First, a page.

And floating
Along the way, we took in some of the other activities on offer, like beer pong and mud volleyball.
It was an absolute circus. I never experienced a real “spring break” while I was in college, but I certainly made up for it in Vang Vieng. This place takes spring break to a whole ‘nother level. I felt like I was on another planet! As the sun was going down and the air was beginning to chill, we all hopped out of the river and into a tuk-tuk
And headed back for showers, dinner, and another party! If you’re looking for traditional Lao culture, Vang Vieng is definitely NOT the place to go, but if you’re looking for a one of a kind, crazy experience – u have got to come check it out.

Friday, January 29, 2010

Luang Prabang

Today, on our second full day in Laos (after the slow boat) Nick and I spent the day strolling through this UNESCO World Heritage city to see for ourselves why it is worthy of such a status. Unlike Ayutthaya, it wasn't immediately apparent to me why this honor has been bestowed on the small town of Luang Prabang. However, after a day soaking it all in, I have to say that I agree with UNESCO on this one.

Luang Prabang is situated on and around a peninsula at the site where the Nam Khan and Mekong Rivers meet. Surrounded by lush green mountains, with some great remnants of French colonial archetecture, Luang Prabang is quaint and absolulty gorgeous.

 It was a bit expensive for our tastes and there wasn't too much to do there, but we had a really relaxing day checking out a couple temples, walking along the river, and taking it all in.  

As the sun was setting we headed up to the main temple in Luang Prabang which sits atop a hill over looking the city. The temple wasn't too spectacular, like most in the city it could benefit from some restoration and a face lift, but the view from the top was just amazing.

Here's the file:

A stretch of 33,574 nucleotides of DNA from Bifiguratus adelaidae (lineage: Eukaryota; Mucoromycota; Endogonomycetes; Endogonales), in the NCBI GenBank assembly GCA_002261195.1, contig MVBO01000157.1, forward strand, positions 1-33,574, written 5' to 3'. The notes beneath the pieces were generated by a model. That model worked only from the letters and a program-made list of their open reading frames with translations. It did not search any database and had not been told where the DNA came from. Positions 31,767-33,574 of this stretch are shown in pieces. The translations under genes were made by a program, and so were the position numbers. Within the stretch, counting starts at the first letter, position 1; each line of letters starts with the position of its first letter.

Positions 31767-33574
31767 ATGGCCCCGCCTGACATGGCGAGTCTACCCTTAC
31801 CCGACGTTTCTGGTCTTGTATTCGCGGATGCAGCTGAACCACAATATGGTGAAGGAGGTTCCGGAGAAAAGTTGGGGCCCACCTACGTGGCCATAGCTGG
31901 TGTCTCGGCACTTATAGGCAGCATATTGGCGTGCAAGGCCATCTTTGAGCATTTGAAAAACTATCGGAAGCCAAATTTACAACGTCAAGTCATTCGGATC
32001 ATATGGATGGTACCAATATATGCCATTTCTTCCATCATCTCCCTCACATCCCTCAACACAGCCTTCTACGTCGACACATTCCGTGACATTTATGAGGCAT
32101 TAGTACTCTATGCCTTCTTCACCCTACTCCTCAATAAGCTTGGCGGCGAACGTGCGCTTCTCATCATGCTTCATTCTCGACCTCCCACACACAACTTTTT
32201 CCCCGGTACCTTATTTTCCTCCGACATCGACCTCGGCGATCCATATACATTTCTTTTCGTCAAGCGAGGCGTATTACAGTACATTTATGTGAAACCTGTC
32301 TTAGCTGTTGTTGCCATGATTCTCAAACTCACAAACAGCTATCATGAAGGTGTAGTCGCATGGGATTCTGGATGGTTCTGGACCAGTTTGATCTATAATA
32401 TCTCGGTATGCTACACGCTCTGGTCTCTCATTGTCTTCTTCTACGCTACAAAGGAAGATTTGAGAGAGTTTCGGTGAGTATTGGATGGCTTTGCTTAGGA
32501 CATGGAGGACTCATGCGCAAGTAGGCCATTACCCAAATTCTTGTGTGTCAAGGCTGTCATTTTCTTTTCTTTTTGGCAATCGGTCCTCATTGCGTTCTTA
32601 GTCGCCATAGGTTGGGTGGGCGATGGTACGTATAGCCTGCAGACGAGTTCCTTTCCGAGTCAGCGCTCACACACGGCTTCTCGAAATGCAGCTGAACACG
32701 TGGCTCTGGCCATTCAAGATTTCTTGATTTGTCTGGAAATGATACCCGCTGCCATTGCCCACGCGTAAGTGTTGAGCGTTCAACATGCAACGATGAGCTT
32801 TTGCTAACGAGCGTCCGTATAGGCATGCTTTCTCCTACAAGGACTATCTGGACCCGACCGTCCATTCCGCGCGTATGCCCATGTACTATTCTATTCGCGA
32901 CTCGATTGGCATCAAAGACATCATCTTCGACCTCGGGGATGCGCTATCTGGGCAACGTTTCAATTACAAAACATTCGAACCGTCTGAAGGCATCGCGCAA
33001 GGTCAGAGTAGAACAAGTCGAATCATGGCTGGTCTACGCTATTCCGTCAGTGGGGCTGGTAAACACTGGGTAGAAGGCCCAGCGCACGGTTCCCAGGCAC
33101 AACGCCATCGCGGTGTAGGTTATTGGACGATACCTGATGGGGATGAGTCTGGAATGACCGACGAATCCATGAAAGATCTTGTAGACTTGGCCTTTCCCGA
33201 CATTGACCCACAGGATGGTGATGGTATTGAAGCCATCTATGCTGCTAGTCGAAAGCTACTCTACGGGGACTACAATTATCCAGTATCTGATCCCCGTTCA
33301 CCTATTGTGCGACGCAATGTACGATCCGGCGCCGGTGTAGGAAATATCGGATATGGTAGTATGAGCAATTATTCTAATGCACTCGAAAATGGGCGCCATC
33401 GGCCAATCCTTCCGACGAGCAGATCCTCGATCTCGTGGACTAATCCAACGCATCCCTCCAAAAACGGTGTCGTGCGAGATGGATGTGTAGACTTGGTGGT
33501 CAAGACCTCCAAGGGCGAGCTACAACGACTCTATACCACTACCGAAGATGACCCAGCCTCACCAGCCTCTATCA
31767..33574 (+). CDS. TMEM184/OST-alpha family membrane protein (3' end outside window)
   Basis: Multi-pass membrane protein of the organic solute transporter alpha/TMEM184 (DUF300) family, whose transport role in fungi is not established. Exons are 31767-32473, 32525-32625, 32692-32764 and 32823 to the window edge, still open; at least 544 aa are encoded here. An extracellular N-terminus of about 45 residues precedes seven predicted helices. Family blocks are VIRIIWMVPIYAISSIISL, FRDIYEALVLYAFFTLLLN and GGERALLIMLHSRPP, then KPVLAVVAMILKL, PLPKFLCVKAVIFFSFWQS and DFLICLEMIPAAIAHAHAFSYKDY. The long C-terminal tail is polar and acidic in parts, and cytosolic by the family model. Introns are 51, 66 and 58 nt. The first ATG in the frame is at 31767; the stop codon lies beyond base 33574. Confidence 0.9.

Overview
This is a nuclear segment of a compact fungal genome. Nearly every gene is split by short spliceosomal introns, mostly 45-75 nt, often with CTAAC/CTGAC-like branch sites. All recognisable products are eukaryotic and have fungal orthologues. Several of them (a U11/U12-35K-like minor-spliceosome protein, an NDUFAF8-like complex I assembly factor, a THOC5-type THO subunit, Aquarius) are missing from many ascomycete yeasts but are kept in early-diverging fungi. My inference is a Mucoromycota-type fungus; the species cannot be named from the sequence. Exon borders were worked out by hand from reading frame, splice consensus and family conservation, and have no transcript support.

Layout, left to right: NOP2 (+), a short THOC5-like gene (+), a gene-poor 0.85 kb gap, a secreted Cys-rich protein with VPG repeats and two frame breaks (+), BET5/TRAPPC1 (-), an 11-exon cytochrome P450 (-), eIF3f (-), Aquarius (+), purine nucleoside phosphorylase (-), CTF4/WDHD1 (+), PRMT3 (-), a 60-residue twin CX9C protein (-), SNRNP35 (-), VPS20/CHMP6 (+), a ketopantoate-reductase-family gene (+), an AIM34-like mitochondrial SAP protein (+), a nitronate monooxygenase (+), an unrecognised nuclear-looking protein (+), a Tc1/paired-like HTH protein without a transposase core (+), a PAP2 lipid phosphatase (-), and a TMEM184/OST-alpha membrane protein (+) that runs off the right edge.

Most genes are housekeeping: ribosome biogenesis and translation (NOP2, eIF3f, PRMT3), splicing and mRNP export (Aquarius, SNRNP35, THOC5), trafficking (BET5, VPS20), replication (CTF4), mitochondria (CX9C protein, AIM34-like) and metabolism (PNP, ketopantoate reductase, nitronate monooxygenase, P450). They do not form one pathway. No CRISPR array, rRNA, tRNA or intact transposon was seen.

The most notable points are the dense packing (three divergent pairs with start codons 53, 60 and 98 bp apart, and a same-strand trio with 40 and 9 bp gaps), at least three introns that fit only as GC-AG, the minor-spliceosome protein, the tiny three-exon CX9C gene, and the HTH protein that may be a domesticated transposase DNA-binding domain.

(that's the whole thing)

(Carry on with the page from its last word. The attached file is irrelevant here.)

After two full days in Luang Prabang though, we were ready to hit the road and find some adventure - and that is certainly what we found in Vang Vieng!

Wednesday, January 27, 2010

They Call Me Grace

On our first day in Luang Prabang, Nick and I rented two mountain bikes and headed out for a 32 Km bike ride to the waterfall at Tat Kuang Si. I have to say I wasn’t too sure about a long, hilly bike ride, but Nick really wanted to go, so of course I went along.

The ride was certainly challenging at points, but it was an absolutely beautiful ride through the Lao countryside. We were surrounded by mountains and rice paddies and practically had the road to ourselves – except for some huge bulls grazing along the side of the road (I was too afraid of them to take a picture.)

2 hours of bike riding later, and we arrived at the falls, which were gorgeous. Because of the color of the limestone cliffs in the area, the water was this beautiful turquoise color, unlike anything I’ve ever seen before (except maybe in a Gatorade bottle).

We entered the park from the bottom of the falls and took our time walking up towards the top. Every twenty feet or so, we passed clusters of gracefully of cascading waterfalls and deep blue-green pools.

The first place we stopped was this fall / swimming hole

Nick wasn’t interested in getting in – the water was freezing and he’s generally adverse to anything that would require him to expose his skin to the sun – but I couldn’t pass up the opportunity to go swimming in such a beautiful setting.

As soon as I left the safety of the rock ledges, I couldn’t touch the bottom any more, but I’m a bit of a chicken, so I didn’t venture under water to find out just how deep the pools were. Aside from the initial shock, my swim was quite refreshing and after 5 minutes, I was keen to check out the other swimming holes.

At the next pool, we found an even bigger and deeper pool with a rope swing!

I was so excited! So as soon as the swing was clear, I climbed up the tree to take my turn. Unfortunately, things didn’t go too well for me up there.

I think it’s been about 12 years since I used a rope swing, and I forgot how complicated these contraptions can be. It’s certainly not like riding a bike. Needless to say, my rope-swing technique was a bit unpolished. My first HUGE mistake was that instead of just grabbing a hold of the rope, I wrapped it around my leg, so I wouldn’t fall off (as if that wasn’t the point…)